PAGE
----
I am of the nature to grow old. I cannot escape growing old.
I am of the nature to become ill. I cannot escape illness.
I am of the nature to die. I cannot escape death.
It’s just not that appealing to meditate on these ideas. Yet, remembering that these processes – illness, old age (if you’re lucky), and death – are part of everyone’s parcel does relieve some anxiety. If you’re like me, you get into the mindset that everything in life is supposed to have a certain baseline: things are good, people are healthy, jobs are there, work is productive. So anytime something dips below baseline, there's a sense that there’s something wrong, abnormal, and let’s face it, kind of shameful. So it’s good to remember that there isn’t really a baseline, and that there’s nothing shameful about experiencing these natural processes of life.
All this blather reminds me of a high school weekend party I attended. I had a “deep” teenaged conversation about death with a person I won't name, because he was somebody’s boyfriend. Also because this is a blog, and I don't name names. But I apparently can't resist bragging about this boy obliquely. One of us was angsting about it (death) –guess who? The other one, he said he didn’t worry about death, because when he was dead, he wouldn’t care. And I found that so comforting. I had this moment of total release. It was so simple. Just letting go of the problem. It would come, life would be over, but it wouldn’t matter. Then he kissed me.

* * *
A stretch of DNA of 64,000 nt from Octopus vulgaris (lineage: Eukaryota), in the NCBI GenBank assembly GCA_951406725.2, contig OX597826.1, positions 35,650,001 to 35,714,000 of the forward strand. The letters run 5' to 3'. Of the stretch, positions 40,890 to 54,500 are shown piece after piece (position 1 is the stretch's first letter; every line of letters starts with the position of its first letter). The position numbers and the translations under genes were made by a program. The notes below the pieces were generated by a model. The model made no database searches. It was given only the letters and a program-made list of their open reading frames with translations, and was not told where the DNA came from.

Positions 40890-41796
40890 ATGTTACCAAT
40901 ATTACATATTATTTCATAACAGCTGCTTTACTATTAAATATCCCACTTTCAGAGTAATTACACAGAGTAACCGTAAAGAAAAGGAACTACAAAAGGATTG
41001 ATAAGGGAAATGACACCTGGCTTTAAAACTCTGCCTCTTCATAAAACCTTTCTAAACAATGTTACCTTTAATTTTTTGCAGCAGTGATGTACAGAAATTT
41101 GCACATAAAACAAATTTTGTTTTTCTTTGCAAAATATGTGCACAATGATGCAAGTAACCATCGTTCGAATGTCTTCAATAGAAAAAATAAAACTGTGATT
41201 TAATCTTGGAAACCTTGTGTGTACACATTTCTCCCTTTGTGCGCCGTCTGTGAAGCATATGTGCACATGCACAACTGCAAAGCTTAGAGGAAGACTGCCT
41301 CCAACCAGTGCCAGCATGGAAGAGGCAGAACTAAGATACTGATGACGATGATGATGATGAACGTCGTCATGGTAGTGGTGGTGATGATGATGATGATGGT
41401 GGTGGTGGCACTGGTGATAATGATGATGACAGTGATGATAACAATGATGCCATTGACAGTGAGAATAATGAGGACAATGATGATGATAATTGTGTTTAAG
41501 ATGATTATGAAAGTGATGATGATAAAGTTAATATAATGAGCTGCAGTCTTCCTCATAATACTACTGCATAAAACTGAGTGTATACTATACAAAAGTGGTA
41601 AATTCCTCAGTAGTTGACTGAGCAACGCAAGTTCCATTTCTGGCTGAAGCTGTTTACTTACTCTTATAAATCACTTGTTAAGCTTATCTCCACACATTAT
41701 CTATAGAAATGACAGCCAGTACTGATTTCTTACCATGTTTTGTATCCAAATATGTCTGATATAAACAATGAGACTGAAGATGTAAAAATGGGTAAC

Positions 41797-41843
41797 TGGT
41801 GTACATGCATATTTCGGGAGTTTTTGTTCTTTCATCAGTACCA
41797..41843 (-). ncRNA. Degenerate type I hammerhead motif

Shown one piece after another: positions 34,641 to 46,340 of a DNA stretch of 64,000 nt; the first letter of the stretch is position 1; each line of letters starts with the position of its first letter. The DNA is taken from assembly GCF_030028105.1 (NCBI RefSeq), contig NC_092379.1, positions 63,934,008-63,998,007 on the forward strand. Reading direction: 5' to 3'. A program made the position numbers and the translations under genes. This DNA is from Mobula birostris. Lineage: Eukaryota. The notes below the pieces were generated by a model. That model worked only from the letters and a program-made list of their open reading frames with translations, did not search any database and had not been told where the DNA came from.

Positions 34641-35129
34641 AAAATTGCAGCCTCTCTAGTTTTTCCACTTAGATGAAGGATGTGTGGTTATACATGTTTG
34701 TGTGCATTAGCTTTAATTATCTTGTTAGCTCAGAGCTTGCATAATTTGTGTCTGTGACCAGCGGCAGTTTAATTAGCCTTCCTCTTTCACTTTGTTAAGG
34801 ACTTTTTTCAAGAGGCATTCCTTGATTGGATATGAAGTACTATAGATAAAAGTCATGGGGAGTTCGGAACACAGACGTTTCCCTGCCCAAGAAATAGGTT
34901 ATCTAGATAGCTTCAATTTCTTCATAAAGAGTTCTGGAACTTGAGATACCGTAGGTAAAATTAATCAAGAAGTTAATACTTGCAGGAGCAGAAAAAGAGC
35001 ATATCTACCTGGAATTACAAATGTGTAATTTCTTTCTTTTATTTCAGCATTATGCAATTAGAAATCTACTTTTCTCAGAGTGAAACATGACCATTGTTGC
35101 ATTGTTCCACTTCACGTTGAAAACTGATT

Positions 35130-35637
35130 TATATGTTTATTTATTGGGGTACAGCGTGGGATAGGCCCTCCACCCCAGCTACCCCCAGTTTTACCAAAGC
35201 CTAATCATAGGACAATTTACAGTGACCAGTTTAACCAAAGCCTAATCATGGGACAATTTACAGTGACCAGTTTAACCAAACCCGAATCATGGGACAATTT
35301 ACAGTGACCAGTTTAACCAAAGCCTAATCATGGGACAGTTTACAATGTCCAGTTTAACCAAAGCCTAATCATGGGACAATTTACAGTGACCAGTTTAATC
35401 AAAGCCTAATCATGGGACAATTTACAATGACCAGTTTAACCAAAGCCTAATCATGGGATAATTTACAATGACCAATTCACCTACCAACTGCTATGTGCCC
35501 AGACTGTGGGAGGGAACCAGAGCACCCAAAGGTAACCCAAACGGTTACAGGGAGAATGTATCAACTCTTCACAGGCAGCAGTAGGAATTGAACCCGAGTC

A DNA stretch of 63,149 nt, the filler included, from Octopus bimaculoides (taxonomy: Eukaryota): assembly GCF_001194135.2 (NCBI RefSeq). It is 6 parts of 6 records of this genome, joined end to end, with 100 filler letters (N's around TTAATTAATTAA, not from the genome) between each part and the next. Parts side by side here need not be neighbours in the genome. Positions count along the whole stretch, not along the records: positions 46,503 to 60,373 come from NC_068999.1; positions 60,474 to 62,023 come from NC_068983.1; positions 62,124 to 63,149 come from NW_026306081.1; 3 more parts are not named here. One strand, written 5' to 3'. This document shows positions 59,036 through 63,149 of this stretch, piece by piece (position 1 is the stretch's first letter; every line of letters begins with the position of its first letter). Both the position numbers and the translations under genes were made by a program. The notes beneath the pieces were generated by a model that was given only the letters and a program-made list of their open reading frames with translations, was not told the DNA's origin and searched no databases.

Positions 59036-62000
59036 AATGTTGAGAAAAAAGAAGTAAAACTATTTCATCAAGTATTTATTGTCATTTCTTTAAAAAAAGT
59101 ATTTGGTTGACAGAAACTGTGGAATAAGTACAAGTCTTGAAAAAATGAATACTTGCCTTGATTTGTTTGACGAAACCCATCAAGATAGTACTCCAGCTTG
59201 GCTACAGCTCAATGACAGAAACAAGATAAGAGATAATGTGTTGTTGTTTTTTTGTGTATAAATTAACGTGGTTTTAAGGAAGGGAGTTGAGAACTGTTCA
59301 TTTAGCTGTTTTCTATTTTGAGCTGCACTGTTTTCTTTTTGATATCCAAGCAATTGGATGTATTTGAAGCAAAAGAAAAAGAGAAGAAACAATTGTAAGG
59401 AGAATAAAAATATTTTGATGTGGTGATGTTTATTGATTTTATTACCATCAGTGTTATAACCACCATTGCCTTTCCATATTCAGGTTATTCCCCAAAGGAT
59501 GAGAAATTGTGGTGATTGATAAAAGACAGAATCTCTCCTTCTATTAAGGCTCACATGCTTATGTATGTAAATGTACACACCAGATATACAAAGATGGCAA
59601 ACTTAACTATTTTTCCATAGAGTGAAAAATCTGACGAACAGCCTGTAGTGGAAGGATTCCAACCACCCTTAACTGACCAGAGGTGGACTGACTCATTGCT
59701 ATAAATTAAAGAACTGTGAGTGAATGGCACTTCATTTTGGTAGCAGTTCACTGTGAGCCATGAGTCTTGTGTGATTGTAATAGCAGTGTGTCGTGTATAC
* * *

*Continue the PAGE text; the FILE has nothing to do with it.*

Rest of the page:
Linking sex and death. Gee, has that ever happened before? Is there any literature on that? Well, anyway, it's a much more pleasant connection than I started with. Although mentioning sex does remind me of my left breast....
©Hope A. Perlman March 2013.
This post appeared on my blog http://www.unmappedcountry.com